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United States Department of Agriculture

Agricultural Research Service

Research Project: INCREASING THE COMPETITIVE POSITION OF U.S. SOYBEANS IN GLOBAL MARKETS THROUGH GENETIC DIVERSITY AND PLANT BREEDING

Location: Soybean and Nitrogen Fixation Research

Title: Genetic analysis of populations derived from matings of southern and northern soybean cultivars

Authors
item Feng, Lizhi -
item Burton, Joseph -
item Carter, Thomas
item Miranda, Lilian
item St. Martin, Steve -
item Brownie, Cavell -

Submitted to: Crop Science
Publication Type: Peer Reviewed Journal
Publication Acceptance Date: June 22, 2011
Publication Date: November 1, 2011
Citation: Feng, L., Burton, J.W., Carter Jr, T.E., Miranda, L.M., St. Martin, S., Brownie, C. 2011. Genetic analysis of populations derived from matings of southern and northern soybean cultivars. Crop Science. 51:2479-2488.

Interpretive Summary: Breeding progress can only be achieved by maintaining genetic diversity in breeding populations. However, using exotic germplasm that is un-adapted to the U.S. growing conditions is often challenging and requires several generation of backcrossing and selection. One approach to circumvent this problem in the south is the use of northern germplasm. Recent studies have shown that southern and northern U.S. soybean cultivars belong to two very distinct gene pools based on pedigree and molecular marker analysis. The purpose of this research was to evaluate the usefulness of matings between southern and northern cultivars for applied soybean breeding. Nine populations were derived from matings of two southern soybean cultivars, Johnston and Stonewall, with three ancestral A.K. (Harrow), Lincoln, Mandarin and three improved Flyer, Sibley, Zane northern cultivars. Two hundred lines from these populations were evaluated in field trials. Significant genetic variation was observed for all the traits evaluated including yield, maturity, height, seed quality, seed weight, protein, oil, and fatty acid composition. Some of the breeding lines that were developed had yield comparable to modern southern cultivars. Results suggested that improved northern cultivars would be useful parents for practical breeding programs in the south.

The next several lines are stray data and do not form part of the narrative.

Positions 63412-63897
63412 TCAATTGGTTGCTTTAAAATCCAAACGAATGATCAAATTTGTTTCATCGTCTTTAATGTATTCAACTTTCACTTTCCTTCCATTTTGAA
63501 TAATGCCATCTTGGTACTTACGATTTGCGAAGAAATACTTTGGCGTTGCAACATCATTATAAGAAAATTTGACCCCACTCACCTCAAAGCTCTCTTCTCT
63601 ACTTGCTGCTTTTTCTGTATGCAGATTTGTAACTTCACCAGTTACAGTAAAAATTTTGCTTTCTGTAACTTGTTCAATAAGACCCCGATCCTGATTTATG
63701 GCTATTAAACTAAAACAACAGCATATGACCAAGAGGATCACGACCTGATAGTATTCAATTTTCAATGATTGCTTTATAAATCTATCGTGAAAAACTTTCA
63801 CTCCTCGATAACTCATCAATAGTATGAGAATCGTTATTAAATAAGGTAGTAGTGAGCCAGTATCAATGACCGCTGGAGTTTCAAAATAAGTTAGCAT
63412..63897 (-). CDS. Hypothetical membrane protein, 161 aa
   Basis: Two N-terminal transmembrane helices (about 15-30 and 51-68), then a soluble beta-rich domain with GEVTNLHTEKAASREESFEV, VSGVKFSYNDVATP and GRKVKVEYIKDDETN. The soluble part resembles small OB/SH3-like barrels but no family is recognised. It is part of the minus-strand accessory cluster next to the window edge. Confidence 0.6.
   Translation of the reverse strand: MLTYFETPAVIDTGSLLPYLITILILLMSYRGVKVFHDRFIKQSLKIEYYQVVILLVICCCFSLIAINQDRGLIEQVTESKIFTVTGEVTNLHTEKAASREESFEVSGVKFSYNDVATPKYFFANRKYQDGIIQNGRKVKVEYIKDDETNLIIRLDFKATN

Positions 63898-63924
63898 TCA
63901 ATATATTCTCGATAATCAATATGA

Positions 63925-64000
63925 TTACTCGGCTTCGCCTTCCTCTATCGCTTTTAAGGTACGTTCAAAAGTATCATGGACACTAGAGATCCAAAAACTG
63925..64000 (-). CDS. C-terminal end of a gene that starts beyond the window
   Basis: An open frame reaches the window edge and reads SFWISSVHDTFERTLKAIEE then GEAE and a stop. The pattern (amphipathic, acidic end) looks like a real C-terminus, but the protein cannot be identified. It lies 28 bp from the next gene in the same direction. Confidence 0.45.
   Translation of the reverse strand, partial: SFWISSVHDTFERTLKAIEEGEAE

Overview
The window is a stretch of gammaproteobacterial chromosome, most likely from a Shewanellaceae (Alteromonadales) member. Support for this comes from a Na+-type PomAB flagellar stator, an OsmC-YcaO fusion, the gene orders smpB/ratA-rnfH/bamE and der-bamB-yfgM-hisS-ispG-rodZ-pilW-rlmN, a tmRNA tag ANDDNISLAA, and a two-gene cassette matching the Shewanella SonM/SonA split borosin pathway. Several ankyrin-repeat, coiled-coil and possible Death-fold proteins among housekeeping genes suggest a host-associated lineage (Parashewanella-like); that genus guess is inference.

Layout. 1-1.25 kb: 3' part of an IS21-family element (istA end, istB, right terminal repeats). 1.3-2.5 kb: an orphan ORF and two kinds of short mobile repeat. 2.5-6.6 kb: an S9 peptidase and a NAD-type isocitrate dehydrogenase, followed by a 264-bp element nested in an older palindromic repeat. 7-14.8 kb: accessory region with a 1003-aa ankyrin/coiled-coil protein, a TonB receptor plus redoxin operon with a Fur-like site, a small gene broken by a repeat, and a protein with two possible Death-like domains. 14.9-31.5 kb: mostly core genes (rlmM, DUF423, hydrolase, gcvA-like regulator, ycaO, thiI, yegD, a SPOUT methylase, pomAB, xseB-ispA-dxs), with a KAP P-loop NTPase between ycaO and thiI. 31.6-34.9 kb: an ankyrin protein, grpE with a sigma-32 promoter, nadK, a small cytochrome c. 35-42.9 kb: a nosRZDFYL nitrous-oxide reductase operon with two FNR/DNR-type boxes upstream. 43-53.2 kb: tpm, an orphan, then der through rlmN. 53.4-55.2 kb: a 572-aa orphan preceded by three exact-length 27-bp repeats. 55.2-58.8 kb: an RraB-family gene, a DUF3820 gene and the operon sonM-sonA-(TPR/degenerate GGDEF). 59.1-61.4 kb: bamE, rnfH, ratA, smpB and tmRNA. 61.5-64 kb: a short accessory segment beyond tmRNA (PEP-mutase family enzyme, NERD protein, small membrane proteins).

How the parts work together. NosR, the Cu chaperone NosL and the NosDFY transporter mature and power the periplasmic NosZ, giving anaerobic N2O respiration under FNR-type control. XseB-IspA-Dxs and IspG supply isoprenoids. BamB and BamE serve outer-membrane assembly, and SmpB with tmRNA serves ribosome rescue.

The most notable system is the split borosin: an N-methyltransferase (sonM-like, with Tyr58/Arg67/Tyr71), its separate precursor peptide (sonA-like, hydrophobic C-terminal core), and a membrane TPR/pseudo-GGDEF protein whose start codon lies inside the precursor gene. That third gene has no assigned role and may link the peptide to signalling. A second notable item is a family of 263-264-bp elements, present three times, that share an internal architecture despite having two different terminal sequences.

Technical Abstract: Genetic diversity is one of the important considerations in selecting parents for applied cultivar development in soybean [Glycine max (L.) Merr.]. Recent studies have shown that southern and northern U.S. soybean cultivars belong to two very distinct gene pools based on pedigree and molecular marker analysis. A study was conducted to evaluate the potential of matings between southern and northern cultivars for applied soybean breeding. Nine populations were derived from matings of two southern soybean cultivars, Johnston and Stonewall, with three ancestral A.K. (Harrow), Lincoln, Mandarin and three improved Flyer, Sibley, Zane northern cultivars. Field trials showed statistically significant differences among and within crosses for mean yield, maturity, height, seed quality, seed weight, protein, oil, and fatty acid composition. There were significant differences in means and genetic variances among populations derived from male (northern) cultivars for mean yield, and all other traits recorded. Results suggested that improved northern cultivars would be useful parents for practical breeding programs in the south. Populations derived from Flyer produced the highest mean yields. A significant correlation (r = -0.82) between coefficient of parentage (CP) value and genetic variance estimate for cross yield may indicate that CP is a useful measurement in predicting genetic variation among matings of inbred soybean cultivars.

Last Modified: 7/30/2014